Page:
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Home Page > Travelogues > Switzerland > Zug


Zug -- Quiet Lakeside Town on the Zugersee  


Switzerland's many Alpine lakes and rivers hosted a number of great hamlets to escape civilization.  I would find that Zug (tsook) in central Altstadt Zug from the Zugersee's Northern ShoreSwitzerland was one such place.  Zug was the largest town on the Zugersee, located about a half-hour drive south of Zurich and twenty minutes northeast of Lucerne, but containing little of either city's overwhelming dose of tourism.  I also really enjoyed how well Zug maintained her old town and much of her city defenses in their original state.  It was once of the best-preserved historic locations I encountered.

The first photograph shows the city from a distance.  The city wrapped around the northeast corner of the Zugersee, with the main city dock (the Schiffstation Bahnhof, center of the photo) situated in between the new city (Neustadt) on the north side and the old city (Altstadt) to its east.  Boats ran regularly among the towns on the Zugersee and the fare was quite reasonable.  I took a walk along the shore of the Zugersee and found it peaceful and relaxing.  LandsgemeindeplatzThe lake had barely a ripple through the afternoon.  The well-groomed trees, colorful flowers, and Zug's fountain enhanced the setting.  I passed a deer park on the way, and a number of beautiful deer greeted me as I turned around the corner and headed toward the strand. 

On the strand near the harbor was the Landesgemeindeplatz, shown in the second photograph.  This large cobblestone plaza had the bulk of the cafés on the strand and a marina with paddle boats available.  Shown at the right side of the photo was a tropical bird sanctuary that I assumed was seasonal.  I took several pictures of bright scarlet ibises perched there.  It was also quick a draw for the kids who were drawn to the parrots.

ZytturmI moved on to the Altstadt further down the strand.  I loved the way the city used info plaques around the Altstadt to describe how the city was built and how it expanded over its history.  It turned out that it was built in a series of rings as the town expanded from its 12th century origins to its heyday in the 16th century.  At the beginning there were two parallel streets, the Unteraltstadt and Oberaltstadt, with the latter forming the original city wall.  The picturesque old Zytturm (shown in the third photograph) was the original gateway.  Its entrance walkway led me through the Fischmarkt that contained the Town Hall and one of Zug's most famous guesthouses, the Gasthaus Ratskeller, with its fabulous outdoor mural of a glorious battle scene from the city's history.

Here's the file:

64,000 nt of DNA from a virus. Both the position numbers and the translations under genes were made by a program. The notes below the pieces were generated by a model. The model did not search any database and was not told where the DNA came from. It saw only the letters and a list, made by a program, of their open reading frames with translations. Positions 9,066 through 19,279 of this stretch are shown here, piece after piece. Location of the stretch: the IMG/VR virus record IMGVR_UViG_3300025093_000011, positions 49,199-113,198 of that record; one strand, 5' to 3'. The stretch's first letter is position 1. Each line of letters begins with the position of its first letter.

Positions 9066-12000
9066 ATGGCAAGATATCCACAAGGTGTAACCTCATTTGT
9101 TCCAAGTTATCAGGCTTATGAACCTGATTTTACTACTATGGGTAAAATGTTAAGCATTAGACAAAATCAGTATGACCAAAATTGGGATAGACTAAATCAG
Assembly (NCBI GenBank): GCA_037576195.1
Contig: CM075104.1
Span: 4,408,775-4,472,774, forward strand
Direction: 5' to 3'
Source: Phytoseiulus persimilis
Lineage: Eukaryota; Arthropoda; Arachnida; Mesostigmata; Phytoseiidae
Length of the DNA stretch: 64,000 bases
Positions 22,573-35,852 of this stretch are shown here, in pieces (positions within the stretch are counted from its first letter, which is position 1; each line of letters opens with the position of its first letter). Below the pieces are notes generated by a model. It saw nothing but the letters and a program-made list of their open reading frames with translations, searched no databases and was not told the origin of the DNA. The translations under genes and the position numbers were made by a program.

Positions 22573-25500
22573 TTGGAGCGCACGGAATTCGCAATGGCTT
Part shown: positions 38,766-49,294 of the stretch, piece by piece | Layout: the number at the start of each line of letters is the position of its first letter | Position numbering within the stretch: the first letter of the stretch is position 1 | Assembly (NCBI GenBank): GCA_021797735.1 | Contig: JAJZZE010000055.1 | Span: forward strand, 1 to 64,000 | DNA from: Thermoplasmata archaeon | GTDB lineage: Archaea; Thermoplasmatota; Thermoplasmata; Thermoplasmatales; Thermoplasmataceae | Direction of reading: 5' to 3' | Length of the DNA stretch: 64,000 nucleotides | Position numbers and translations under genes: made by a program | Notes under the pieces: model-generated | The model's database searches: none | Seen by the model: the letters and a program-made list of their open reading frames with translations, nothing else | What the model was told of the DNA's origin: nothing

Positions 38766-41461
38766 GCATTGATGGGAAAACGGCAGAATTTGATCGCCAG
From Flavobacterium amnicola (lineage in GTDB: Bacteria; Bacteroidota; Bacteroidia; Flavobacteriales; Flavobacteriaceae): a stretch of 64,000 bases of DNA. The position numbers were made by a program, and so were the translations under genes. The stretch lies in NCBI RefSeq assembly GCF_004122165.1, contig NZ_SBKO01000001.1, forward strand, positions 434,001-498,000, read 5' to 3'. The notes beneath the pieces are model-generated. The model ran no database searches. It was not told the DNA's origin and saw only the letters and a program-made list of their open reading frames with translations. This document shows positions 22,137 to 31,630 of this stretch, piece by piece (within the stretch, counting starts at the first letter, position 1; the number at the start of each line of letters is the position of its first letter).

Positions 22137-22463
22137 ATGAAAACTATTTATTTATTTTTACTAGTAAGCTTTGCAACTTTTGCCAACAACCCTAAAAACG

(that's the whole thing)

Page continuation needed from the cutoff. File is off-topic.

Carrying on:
I learned that the second city wall was built over a two-block perimeter from the inner Altstadt, and four towers of it still stood.  The Pulverturm (which appeared to have been completely rebuilt) was the most accessible, perched on the major roadway leadZug Castle and City Museuming past the grand Kirche St. Michael.  The other three were mixed in with residential buildings and required a little more hunting (only one, the Huwilerturm, still had a chunk of the defensive wall connected to it).

This second Altstadt had numerous landmarks.  Among them were St. Oswald's Church, the Hotel Ochsen, and the Kunsthaus (Art Museum).  But among them, Zug's City Museum was the one I enjoyed the most.  It was housed in the old city castle, a corner of which was shown in the fourth photo.  For a very small entrance fee (waived on Sundays), visitors were given a broad and detailed history of the town and its culture.  With six floors, it had a lot of room for quality exhibits, which included artifacts from the town's old churches, medieval weaponry, replicas of residential areas, and a full city model that explained (in French, German, and English) how the town was constructed.

Zug was nestled below some spectacular mountains, and there were cable car rides Alpine Band Serenading the Crowdavailable to take people to the top of the nearby Zugerberg which was the tallest in the region, using Bus 11 to Schönegg.  I didn't have time to take the ride, unfortunately.  But that was ok, as I didn't have to risk acrophobia to enjoy the alpine atmosphere.  I returned to the Landesgemeindeplatz to enjoy a leisurely lunch of local Swiss cuisine when I started hearing Alpine horns.  Just around the corner from me was a horn band playing (shown in the fifth photograph) that was decked out in full costume.  I came to learn that such music was played fairly regularly in the town.  The occasion this time was Muttertag (Mother's Day, as it turned out.

Among the smaller Swiss towns, I considered Zug to be my favorite.  It was charming, full of character and history, and beautifully scenic with the Zugersee.  Having the Alpine horn band as my closing experience didn't hurt, either.  It was the crowning touch on a terrific, enjoyable, and educational visit.

Trip Taken 12 May 2002 -- Last Updated 01 September 2006 -- (C) 2002 Tom Galvin


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